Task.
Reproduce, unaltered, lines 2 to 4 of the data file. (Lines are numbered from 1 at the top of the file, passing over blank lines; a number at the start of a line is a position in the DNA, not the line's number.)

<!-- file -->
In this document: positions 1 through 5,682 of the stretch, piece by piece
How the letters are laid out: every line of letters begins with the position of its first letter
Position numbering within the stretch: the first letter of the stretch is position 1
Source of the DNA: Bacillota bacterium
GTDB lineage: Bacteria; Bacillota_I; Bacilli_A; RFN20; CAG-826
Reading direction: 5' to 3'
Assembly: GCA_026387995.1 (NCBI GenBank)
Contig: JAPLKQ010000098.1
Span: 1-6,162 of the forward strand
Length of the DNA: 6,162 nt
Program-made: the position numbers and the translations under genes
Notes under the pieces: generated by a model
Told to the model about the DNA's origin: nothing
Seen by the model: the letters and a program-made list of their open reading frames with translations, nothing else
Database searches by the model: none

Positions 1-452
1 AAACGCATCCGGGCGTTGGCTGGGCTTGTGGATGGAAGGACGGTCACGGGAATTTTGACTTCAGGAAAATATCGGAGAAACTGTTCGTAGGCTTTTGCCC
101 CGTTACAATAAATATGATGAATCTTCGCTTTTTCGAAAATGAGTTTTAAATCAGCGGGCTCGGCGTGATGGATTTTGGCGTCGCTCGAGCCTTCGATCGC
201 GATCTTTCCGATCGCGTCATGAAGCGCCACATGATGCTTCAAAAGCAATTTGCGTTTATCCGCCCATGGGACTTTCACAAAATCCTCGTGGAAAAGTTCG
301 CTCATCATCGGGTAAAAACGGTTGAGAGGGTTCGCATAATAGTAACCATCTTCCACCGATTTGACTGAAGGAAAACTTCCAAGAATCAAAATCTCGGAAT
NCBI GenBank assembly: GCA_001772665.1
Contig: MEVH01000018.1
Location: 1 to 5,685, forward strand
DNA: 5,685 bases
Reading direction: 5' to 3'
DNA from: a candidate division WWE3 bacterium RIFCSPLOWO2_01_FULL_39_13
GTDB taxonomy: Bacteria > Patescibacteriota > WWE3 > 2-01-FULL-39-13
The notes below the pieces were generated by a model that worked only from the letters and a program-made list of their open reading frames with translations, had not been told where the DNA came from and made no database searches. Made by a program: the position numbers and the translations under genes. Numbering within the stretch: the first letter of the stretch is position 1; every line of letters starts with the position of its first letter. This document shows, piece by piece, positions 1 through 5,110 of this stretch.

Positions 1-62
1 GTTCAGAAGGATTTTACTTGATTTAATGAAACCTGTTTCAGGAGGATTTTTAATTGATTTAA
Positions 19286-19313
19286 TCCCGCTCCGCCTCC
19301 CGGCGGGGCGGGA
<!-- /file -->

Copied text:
How the letters are laid out: every line of letters begins with the position of its first letter
Position numbering within the stretch: the first letter of the stretch is position 1
Source of the DNA: Bacillota bacterium